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Comment: Competition is Real and I think this article is... (Score 1) 539

by kramicus (#28803699) Attached to: How To Vet Clever Ideas Without Giving Them Away?

consistent with many other industry executives. I did some reading after my initial reply to this thread, and although the open source world has been a huge inflection point, competition is as fierce as ever.
http://www.intel.com/pressroom/kits/bios/grove/paranoid.htm

Comment: Re:Not always a simple answer to this question (Score 1) 539

by kramicus (#28803155) Attached to: How To Vet Clever Ideas Without Giving Them Away?

i was reading thru other folks comments, and its interesting when we think about the successful superstars like Jobs, Gates, Andy Grove (only the paranoid survive). it does give me pause... at the end of the day, it is competition. http://www.intel.com/pressroom/kits/bios/grove/paranoid.htm

Comment: Not always a simple answer to this question (Score 1) 539

by kramicus (#28803061) Attached to: How To Vet Clever Ideas Without Giving Them Away?

depending on what it is and what the market is, the answer probably is quite different. if its an iphone app, execute and publish, probably don't need to talk to anyone (i.e ifart). in regards to software targeted at corporations, i've gone thru a bit of this in the past, i've been both very open and secretive and I think these are reasonable behaviors, the problem is for someone that has not gone thru idea to success its difficult to know what steps to take and especially if they do not have access to someone else that has. i think with software though in many cases you can actually be quite open, and my experience is that after working in software for many years, there is a very long journey between ideas and turning that into revenue. also consider, even if its not new ideas, but you think you can deliver something that exist but with better value, its often a long journey. at the end of the day, push forward, get your ideas to the point where you have even generated revenue, and then profit, stay focused. if you truly think you have an idea, you can spend a little money and talk with a lawyer. i did this once, thought i had something unique, and I went to 2 lawyers to see if I would be the same or different opinions. both advised me to not patent and instead execute and compete. also keep in mind, it takes a lot more than writing the software... i think a successful software application could be delivered to 10 teams, the code already written, ready to be sold, and failure rate... might be the same as it is for software start-ups that have not written a line of published code yet.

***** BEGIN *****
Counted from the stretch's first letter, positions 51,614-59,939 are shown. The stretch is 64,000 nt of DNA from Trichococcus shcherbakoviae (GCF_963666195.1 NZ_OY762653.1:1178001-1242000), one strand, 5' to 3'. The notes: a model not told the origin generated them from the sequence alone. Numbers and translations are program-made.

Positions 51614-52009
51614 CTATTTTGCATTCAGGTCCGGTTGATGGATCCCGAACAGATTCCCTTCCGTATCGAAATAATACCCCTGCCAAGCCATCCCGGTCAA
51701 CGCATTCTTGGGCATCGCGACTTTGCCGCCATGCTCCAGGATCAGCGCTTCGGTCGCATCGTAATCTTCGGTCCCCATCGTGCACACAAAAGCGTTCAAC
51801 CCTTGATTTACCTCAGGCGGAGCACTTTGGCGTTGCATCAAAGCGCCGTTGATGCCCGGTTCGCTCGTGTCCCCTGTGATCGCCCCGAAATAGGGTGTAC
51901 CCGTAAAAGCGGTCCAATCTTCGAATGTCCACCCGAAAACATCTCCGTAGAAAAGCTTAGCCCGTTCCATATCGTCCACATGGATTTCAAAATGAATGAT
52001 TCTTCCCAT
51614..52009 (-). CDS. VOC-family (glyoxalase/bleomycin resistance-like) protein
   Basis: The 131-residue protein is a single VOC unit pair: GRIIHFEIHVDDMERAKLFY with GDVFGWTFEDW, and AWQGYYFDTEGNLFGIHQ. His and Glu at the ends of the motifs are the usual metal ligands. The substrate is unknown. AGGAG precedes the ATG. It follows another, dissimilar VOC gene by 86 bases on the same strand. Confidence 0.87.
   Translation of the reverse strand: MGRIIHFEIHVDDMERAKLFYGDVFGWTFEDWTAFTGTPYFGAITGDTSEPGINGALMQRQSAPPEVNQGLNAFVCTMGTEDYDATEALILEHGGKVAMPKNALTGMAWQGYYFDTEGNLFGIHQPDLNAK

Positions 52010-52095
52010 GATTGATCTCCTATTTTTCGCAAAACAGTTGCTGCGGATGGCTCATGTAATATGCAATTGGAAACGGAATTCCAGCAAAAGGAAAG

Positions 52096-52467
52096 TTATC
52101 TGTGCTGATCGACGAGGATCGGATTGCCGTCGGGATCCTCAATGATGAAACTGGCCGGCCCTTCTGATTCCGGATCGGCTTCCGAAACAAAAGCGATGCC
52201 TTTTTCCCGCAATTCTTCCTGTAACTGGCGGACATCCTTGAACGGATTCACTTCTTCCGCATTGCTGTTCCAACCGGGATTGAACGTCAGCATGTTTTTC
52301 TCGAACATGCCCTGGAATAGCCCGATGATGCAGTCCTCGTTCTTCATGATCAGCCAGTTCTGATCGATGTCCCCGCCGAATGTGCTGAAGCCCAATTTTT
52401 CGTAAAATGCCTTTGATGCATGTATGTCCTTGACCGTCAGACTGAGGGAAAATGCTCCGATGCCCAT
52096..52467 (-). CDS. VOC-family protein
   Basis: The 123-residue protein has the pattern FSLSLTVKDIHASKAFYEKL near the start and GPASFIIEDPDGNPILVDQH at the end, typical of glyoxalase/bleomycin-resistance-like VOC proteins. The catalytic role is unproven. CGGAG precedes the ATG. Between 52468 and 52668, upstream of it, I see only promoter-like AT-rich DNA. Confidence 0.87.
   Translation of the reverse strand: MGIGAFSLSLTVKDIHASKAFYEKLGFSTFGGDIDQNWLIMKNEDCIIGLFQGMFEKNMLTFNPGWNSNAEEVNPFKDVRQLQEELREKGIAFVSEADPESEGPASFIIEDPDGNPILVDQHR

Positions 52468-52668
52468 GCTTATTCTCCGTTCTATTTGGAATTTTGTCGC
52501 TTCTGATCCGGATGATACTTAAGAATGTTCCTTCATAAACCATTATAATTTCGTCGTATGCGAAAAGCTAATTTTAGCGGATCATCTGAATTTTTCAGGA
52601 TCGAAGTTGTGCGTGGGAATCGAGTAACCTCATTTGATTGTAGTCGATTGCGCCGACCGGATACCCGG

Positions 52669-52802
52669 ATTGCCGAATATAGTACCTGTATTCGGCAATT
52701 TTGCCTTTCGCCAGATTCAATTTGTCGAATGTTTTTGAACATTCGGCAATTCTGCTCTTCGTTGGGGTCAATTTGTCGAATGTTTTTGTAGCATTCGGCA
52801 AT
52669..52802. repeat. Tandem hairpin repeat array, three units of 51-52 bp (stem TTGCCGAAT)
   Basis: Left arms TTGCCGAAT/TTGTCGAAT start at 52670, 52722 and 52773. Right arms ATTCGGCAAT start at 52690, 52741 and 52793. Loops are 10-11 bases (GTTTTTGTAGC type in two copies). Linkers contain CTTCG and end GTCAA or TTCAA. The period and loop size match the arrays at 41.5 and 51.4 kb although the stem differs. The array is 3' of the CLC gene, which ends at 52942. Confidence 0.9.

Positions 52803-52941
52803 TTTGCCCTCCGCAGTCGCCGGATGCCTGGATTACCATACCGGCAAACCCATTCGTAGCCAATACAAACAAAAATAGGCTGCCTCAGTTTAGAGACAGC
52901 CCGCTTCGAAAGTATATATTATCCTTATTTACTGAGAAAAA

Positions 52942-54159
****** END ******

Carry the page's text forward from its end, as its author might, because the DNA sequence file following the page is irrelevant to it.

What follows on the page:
Comment: Re:Software is hard (Score 1) 140

by kramicus (#28712731) Attached to: Why New Systems Fail
you echoed my thoughts pretty well. i've worked in software engineering since 1984, and been on quite a few teams in large corporations and startups. i like to observe teams and i'm curious as to why teams succeed and fail. i've observed quite a few characteristics that contribute towards success and the ones that fail are obvious within the first 10 days of working on the team. i can sum it up this way though. in every successful team, there are 2 or 3 people that are the leaders of the team (whether small or large) that set the tone for everything. i've watched these people move into areas where they are not domain experts and they become domain experts. after observing these successful people, they are unique in that just about everything they work on is a success. they draw other talented people towards their work, the success feeds on itself. its similar to when we want to take a class because of the teacher, or join a team because of the coach.
in the end software is really hard, software releases are harder, running a software organization is 10 times the art that software programming is. there are lots and lots of books with information on failures and success. its hard to repeat success even when attempting to do all the right things, as there truly is an art in the terms of how teams interact with each other, how priorities are made, when they are made, why they are made.
i think the best way for people to learn how to manage software teams is to mentor under successful people. people that have repeatable successes.

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